Adults sleep far better with a partner than they do alone, according to a new study from the University of Arizona. The research has revealed that people who usually sleep with a spouse or partner have less fatigue, less severe insomnia, and longer sleep duration compared to individuals who sleep by themselves.
In addition, study participants who slept with a partner reported falling asleep faster and had a lower risk of sleep apnea. Furthermore, the results showed that sleeping with a partner was associated with lower depression, anxiety, and stress scores, and greater social support and life satisfaction.
Meanwhile, sleeping alone was associated with a higher risk of depression, less social support, and less life satisfaction.
“Sleeping with a romantic partner or spouse shows to have great benefits on sleep health including reduced sleep apnea risk, sleep insomnia severity, and overall improvement in sleep quality,” said study lead author Brandon Fuentes.
The analysis was focused on data collected in the Sleep and Health Activity, Diet, Environment, and Socialization (SHADES) study, which involved more than 1,000 adults in southeastern Pennsylvania.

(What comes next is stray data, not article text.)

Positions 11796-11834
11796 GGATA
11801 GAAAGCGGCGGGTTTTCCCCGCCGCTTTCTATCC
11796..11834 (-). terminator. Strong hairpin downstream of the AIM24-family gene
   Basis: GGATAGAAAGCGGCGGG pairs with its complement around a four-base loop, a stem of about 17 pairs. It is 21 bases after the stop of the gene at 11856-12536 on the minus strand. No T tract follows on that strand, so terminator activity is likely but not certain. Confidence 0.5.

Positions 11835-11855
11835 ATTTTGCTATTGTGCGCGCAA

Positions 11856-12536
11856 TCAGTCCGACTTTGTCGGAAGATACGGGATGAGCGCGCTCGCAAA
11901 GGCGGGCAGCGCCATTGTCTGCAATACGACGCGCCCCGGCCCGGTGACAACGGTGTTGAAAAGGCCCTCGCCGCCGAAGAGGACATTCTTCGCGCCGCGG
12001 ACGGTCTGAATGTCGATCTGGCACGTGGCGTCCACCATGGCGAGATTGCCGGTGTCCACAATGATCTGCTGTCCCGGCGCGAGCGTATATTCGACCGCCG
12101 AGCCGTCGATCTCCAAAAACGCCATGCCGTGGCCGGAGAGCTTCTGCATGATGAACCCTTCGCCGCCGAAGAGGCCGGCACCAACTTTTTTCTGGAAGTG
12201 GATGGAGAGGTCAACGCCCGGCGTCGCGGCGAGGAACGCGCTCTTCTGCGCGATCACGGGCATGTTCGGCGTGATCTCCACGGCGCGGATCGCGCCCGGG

“Very few research studies explore this, but our findings suggest that whether we sleep alone or with a partner, family member, or pet may impact our sleep health,” said senior study author Dr. Michael Grandner, director of the Sleep and Health Research Program at the University of Arizona. “We were very surprised to find out just how important this could be.”
The researchers also found that sleeping with a child did not produce the same benefits. Parents who often slept in a bed with their child had a greater risk of severe insomnia and sleep apnea, and also had less control over their sleep. In addition, sleeping with a child in the bed was associated with more stress.
The study abstract is published in an online supplement of the journal Sleep. The research was presented during SLEEP 2022, the annual meeting of the Associated Professional Sleep Societies.